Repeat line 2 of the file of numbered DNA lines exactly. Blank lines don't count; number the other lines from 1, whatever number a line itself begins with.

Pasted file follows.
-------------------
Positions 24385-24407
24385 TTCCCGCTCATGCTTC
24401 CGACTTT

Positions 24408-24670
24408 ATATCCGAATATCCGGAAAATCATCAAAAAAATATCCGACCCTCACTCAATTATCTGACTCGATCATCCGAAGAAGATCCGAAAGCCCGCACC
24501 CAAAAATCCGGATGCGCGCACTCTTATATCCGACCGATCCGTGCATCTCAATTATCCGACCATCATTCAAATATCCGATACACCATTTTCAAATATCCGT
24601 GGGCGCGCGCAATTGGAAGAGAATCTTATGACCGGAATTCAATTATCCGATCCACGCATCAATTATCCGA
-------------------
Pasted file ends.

24385 TTCCCGCTCATGCTTC